The impact of EU law on Belgian consumer law terminology

Research output: Contribution to journalArticleAcademicpeer-review


The implementation of EU directives in the field of consumer law distorted the
Belgian legal terminology. In particular, consumer law terminology often differs
from civil law terminology. The meaning of traditional civil law concepts is no
longer respected in the field of consumer law. Moreover, the implementation of
EU consumer law directives even caused a single concept (seller) to be used for
some time in different meanings within the field of consumer law and even within
a single legal instrument (the ACPC). Recently, the Belgian legislator wisely made
an effort to introduce a more coherent terminology while respecting its duty to
correctly implement the EU consumer law directives, in particular by introducing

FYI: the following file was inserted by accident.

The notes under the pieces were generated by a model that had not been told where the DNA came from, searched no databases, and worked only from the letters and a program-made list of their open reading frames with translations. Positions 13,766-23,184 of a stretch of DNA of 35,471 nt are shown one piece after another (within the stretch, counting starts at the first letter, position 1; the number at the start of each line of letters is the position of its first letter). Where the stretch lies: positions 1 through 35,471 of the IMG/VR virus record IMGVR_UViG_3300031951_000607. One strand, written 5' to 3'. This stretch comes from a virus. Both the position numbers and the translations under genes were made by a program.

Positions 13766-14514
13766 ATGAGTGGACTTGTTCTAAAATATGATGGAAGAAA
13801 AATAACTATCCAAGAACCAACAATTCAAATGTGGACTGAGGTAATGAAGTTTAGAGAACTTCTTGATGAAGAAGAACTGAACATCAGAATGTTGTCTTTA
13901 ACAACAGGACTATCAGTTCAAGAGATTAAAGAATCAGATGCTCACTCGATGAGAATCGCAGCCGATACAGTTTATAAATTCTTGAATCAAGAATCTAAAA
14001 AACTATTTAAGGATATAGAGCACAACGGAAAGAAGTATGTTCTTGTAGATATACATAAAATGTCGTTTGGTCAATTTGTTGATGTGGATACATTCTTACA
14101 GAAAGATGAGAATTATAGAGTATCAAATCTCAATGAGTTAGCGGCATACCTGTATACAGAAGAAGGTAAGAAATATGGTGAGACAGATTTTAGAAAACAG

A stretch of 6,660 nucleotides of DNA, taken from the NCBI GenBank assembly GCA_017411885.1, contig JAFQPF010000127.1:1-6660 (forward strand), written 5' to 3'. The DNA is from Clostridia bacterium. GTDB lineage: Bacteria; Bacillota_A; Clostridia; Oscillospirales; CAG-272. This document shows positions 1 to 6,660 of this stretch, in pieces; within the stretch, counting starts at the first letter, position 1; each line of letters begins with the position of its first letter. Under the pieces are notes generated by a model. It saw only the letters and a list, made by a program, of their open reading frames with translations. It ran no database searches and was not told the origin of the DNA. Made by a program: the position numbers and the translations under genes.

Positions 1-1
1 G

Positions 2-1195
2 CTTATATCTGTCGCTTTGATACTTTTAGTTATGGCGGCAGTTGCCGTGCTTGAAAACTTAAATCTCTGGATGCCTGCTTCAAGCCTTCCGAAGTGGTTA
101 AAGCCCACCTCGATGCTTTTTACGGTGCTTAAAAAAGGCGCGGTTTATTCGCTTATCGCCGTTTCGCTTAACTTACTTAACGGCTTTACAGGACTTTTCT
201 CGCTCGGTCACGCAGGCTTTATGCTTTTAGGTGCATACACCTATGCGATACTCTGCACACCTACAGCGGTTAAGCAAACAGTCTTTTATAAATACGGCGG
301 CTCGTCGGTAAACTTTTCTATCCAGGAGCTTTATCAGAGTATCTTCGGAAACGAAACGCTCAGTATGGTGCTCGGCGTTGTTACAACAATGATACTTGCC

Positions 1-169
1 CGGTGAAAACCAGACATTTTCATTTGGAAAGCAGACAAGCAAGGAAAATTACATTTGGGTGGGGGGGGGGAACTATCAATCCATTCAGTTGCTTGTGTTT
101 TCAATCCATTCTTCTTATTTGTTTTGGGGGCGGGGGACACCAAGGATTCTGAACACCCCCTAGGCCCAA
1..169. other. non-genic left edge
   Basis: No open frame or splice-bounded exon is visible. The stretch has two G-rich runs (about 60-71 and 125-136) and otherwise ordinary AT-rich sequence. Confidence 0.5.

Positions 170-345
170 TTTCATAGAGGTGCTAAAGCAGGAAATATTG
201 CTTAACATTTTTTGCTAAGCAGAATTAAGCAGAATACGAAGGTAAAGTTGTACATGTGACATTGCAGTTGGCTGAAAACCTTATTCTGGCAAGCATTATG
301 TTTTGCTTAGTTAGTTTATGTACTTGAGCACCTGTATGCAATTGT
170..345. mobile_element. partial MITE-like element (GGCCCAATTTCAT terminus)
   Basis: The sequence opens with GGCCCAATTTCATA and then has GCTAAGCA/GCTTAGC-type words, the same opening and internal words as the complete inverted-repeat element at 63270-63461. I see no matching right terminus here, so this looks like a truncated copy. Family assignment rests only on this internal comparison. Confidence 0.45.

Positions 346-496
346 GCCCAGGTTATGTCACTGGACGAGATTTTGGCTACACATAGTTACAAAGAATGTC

in the AMPC the concept of an undertaking instead of the two concepts of seller.
The emphasis that is put on the fact that the concept of an undertaking in the
AMPC is taken from EU competition law may, however, cause new difficulties.
However, the terminological changes induced by EU consumer directives
also had beneficial effects. For example, the qualification of contracts for the
combined supply of things and services is quite problematic under Belgian civil
law. By explicitly providing that such contracts are to be treated as contracts of
sale for the purposes of the rules on consumer sales, legal certainty has increased
for consumers.
Original languageEnglish
Pages (from-to)1325-1352
Number of pages27
JournalEuropean Review of Private Law
Issue number5&6
Publication statusPublished - 1 Jan 2012

Cite this